- How do I set up an account with Cryptopia?
- Do I need to be verified?
- How do I increase my verification level?
- I'm not receiving emails from Cryptopia (including verification)
- Are there any specific requirements for ID documents?
- What is ReCaptcha and why isn’t it working?
- What fees does Cryptopia charge and how do I see them?
- How do I reset my password?
- Are there any account limits for trading, deposits or withdrawals?
- What is a cryptocurrency wallet?
Deposits, Transfers & Withdrawals
- How do I make a deposit to Cryptopia?
- How do I deposit from other sites or wallets?
- Can I deposit into my Cryptopia account using NZD$?
- Can I deposit into my Cryptopia account using my local currency (I don't live in NZ)?
- Why hasn’t my deposit arrived in my Cryptopia Account?
- How do I make a withdrawal?
- Why can't I enter a Withdraw Address?
- How do I withdraw from other sites or wallets?
- How do I make a transfer?
- What countries do you operate in?
- Is Cryptocurrency safe?
- A coin I hold is being delisted – what do I do?
- How do I close/deactivate/delete my account?
- How can I change my registered email address?
- Why isn't my balance available?
- What does it mean when a wallet is in maintenance?
- What are Blockchain Confirmations?
- What are referrals, how do they work and how do I track them?
New Coin Listings
- Cryptopia Lists Lina Review (LINA)
- Cryptopia Lists Bitcoin Green (BITG)
- Cryptopia Lists DeviantCoin (DEV)
- Cryptopia Lists Vice Industry Token (VIT)
- Cryptopia Lists Experience Points (XP)
- Cryptopia Lists Blocknet (BLOCK)
- Cryptopia Lists Bitmark (MARKS)
- Cryptopia Lists ElectraCoin (ECA)
- Cryptopia Lists Magnet (MAG)
- Cryptopia Lists BitZeny (ZNY)
Pending Coin Delistings
- Syndicate (SYNX) Delisting Notice (23/04/18)
- Centra (CTR) Delisting Notice (10/04/18)
- DFSCoin (DFS) Delisting Notice (10/04/18)
- DNotes (NOTE) Delisting Notice (10/04/18)
- GoldReserve (XGR) Delisting Notice (29/03/18)
- PosWallet (POSW) Delisting Notice (29/03/18)
- FazzCoin (FAZZ) Delisting Notice (29/03/18)
- CryptoForecast (CFT) Delisting Notice (28/03/18)
What is a cryptocurrency wallet?
A Cryptocurrency Wallet is software or service used for representing cryptocurrency transactions and securing ownership of them.
Each Wallet is associated with a Public Key, which is used as an address for managing and assigning cryptocurrency transactions sent over a blockchain. This Public Key is commonly the address you will specify whenever you send a cryptocurrency transaction from one place to another.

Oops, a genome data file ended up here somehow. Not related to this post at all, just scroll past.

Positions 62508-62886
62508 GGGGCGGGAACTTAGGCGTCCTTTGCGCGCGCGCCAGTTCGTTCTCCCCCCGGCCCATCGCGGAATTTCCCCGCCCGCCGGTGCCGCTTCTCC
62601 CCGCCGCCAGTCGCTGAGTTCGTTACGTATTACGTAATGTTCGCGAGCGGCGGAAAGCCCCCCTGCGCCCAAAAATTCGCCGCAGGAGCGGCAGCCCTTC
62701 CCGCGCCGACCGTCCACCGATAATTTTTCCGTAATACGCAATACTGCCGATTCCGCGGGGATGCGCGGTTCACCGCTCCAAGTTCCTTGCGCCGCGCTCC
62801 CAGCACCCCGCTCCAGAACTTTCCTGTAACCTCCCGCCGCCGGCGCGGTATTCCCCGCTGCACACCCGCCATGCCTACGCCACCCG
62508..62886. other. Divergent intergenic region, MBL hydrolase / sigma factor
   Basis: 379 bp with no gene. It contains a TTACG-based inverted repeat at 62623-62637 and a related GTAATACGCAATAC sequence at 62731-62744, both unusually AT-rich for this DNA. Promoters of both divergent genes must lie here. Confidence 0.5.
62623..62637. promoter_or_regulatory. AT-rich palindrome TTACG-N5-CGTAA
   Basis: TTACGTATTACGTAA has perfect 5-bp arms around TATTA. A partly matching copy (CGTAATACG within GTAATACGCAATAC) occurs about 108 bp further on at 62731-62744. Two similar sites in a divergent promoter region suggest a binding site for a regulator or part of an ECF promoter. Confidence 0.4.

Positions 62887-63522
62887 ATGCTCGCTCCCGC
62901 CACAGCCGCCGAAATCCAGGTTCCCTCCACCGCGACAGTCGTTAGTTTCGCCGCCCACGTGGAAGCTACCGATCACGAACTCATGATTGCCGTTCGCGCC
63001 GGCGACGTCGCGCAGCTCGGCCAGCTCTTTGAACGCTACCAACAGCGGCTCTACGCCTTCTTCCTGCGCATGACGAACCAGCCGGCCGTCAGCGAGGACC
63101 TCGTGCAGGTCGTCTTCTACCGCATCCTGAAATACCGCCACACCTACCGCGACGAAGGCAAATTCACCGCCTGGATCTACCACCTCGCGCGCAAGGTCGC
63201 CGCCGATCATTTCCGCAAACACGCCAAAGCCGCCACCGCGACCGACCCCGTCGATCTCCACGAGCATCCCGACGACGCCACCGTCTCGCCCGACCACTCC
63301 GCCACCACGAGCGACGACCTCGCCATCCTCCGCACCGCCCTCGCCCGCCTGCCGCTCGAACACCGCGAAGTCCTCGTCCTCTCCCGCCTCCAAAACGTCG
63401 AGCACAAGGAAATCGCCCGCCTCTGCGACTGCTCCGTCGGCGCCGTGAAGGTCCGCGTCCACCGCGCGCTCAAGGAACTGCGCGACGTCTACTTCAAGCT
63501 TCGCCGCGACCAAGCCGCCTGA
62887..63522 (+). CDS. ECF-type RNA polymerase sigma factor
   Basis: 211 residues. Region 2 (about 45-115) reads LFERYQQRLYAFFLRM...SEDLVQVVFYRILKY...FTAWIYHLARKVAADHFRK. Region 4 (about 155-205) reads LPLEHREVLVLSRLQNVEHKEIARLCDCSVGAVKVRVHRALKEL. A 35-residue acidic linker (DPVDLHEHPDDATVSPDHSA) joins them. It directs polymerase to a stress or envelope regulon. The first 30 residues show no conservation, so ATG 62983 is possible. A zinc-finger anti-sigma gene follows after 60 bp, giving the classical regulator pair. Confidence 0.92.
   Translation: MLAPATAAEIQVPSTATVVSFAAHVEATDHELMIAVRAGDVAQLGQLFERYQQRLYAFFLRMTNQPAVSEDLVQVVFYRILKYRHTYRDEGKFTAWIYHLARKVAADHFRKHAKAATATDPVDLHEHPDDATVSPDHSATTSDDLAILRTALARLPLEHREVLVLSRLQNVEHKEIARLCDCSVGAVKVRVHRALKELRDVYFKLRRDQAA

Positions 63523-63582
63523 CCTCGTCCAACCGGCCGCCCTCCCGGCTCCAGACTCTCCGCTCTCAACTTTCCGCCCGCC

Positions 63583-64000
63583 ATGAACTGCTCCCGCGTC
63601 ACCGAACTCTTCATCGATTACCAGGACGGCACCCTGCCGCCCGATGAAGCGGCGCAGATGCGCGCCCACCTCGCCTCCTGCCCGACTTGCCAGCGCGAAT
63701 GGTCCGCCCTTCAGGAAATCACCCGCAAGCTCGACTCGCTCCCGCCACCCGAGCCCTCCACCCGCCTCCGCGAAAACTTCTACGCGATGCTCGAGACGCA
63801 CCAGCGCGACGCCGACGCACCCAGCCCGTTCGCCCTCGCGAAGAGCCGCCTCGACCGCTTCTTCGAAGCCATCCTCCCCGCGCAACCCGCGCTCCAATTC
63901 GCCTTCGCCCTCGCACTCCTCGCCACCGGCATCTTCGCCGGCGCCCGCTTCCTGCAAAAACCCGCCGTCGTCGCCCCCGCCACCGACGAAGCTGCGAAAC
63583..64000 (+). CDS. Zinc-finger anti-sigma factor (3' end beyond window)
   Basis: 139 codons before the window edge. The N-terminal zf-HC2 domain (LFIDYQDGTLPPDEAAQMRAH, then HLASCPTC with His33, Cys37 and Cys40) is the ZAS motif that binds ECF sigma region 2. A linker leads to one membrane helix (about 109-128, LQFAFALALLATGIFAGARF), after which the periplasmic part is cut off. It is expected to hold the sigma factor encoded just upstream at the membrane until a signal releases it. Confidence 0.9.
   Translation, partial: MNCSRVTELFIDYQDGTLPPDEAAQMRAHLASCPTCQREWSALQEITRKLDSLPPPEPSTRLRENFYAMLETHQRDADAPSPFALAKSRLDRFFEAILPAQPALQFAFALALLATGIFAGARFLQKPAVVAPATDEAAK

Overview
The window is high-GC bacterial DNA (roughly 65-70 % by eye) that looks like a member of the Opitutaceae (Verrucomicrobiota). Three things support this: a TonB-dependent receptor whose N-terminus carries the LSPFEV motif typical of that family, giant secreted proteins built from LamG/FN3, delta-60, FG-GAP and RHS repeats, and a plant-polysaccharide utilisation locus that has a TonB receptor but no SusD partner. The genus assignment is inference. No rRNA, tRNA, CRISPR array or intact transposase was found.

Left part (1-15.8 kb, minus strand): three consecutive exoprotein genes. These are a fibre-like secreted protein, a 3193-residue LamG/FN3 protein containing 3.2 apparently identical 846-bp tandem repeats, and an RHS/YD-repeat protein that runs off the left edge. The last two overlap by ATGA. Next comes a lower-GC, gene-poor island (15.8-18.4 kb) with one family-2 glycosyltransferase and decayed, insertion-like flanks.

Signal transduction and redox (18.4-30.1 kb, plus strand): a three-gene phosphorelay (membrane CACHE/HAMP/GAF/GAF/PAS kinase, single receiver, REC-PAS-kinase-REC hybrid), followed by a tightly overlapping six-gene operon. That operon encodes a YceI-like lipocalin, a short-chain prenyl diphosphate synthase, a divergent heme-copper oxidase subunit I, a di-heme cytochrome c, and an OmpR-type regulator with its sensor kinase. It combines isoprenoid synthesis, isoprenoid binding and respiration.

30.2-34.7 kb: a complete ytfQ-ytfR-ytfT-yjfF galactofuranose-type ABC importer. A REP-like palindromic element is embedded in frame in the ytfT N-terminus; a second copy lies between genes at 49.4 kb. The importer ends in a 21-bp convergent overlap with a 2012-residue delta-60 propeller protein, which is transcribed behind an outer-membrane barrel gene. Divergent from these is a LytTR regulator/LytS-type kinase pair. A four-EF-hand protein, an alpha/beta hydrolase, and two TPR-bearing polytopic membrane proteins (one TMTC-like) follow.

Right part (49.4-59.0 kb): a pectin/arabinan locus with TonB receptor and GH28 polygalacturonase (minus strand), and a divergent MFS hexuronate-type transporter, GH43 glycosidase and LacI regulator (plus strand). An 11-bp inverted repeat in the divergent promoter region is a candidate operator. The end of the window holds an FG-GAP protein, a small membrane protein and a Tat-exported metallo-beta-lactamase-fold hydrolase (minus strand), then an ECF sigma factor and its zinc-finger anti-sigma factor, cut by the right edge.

Each Wallet also securely stores a Private Key, which is a key that secures ownership of the cryptocurrency balance associated with the Public Key address.
There are various types of cryptocurrency wallets which are used and managed in different ways. Exchange services like Cryptopia manage and maintain Wallets, and provide you with the functionality to send and receive transactions as well as securely hold the balances assigned to your account.
We manage and maintain a Wallet for each cryptocurrency coin, and using this Wallet allow users to generate an address which is associated to each respective account on our database. You can only generate one address per coin and this address will never change.
Types of Cryptocurrency Wallets
Each cryptocurrency coin requires it's own specific Wallet as each operates on its own specific blockchain. To view the software available to set up your own Personal Wallet for a specific cryptocurrency coin, head to the CoinInfo page and select the 'Links' heading. The first link will be the website for that coin and there you will find the types of wallets that are on offer for different platforms. Outlined below are the common types of Wallets.
#1. Personal Wallets
Personal Wallets are recommended for your own storage of cryptocurrency coins, as this gives you complete control over the wallet and the Public and Private keys associated with it.
#2. Online web based Wallets
Online wallets are typically hosted online and accessed from a web browser. These are generally simple to access and use, but may be limited in functionality.
Due to being hosted and managed by a third party, and always being online, they are not necessarily as secure as other wallet types and may be targets for exploiting your cryptocurrency coins.
#3. Desktop Wallets
Desktop Wallets are accessed on a desktop/laptop computer and utilise its operating system, e.g. desktop computer using a Windows operating system.
They are generally easy to use, but require some setup and maintenance, and can be kept online or offline depending on your needs.
Desktop Wallets have the benefit of storing your Private Key on a local platform, instead of online as a Web Wallet. The security of your cryptocurrency is dependent on the security of the device running them, as well as your general online security practices.
#4. Mobile Wallets
Mobile wallets have some similarities to both Desktop and Web/Online wallets. They are designed to be run specifically from a mobile device, with easy access and convenience in mind.
PLEASE NOTE: phones and other devices often have their own security flaws, such as being easily stolen or accessed by unauthorised parties.
#5. Hardware Wallets
These are hardware dongles specifically designed for secure, long-term storage of a cryptocurrency, and are generally one of the most secure ways to keep your holdings safe.
#6. Paper Wallets
Paper Wallets are physical printouts containing the Public and Private keys associated with your cryptocurrency holdings. They require a little more effort and knowledge to manage, but can provide higher levels of security against online attacks as your Private Key is not stored or accessible anywhere online.